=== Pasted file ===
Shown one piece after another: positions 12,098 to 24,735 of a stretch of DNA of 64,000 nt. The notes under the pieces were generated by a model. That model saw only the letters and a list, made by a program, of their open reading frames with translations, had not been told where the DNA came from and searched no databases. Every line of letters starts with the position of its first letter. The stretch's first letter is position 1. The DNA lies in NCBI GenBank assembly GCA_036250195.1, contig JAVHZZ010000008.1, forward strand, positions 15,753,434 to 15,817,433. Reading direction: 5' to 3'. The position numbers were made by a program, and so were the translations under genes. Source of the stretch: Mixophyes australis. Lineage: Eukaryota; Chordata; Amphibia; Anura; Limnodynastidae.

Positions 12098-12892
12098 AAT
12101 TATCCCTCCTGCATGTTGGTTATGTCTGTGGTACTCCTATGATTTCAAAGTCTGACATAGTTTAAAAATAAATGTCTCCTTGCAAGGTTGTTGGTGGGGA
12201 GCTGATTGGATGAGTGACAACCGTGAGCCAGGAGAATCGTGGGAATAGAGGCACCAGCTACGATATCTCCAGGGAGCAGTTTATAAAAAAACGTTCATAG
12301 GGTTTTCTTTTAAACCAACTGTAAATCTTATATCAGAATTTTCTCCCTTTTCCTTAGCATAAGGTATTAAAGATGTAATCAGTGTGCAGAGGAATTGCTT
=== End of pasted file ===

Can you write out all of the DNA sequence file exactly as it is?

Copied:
Shown one piece after another: positions 12,098 to 24,735 of a stretch of DNA of 64,000 nt. The notes under the pieces were generated by a model. That model saw only the letters and a list, made by a program, of their open reading frames with translations, had not been told where the DNA came from and searched no databases. Every line of letters starts with the position of its first letter. The stretch's first letter is position 1. The DNA lies in NCBI GenBank assembly GCA_036250195.1, contig JAVHZZ010000008.1, forward strand, positions 15,753,434 to 15,817,433. Reading direction: 5' to 3'. The position numbers were made by a program, and so were the translations under genes. Source of the stretch: Mixophyes australis. Lineage: Eukaryota; Chordata; Amphibia; Anura; Limnodynastidae.

Positions 12098-12892
12098 AAT
12101 TATCCCTCCTGCATGTTGGTTATGTCTGTGGTACTCCTATGATTTCAAAGTCTGACATAGTTTAAAAATAAATGTCTCCTTGCAAGGTTGTTGGTGGGGA
12201 GCTGATTGGATGAGTGACAACCGTGAGCCAGGAGAATCGTGGGAATAGAGGCACCAGCTACGATATCTCCAGGGAGCAGTTTATAAAAAAACGTTCATAG
12301 GGTTTTCTTTTAAACCAACTGTAAATCTTATATCAGAATTTTCTCCCTTTTCCTTAGCATAAGGTATTAAAGATGTAATCAGTGTGCAGAGGAATTGCTT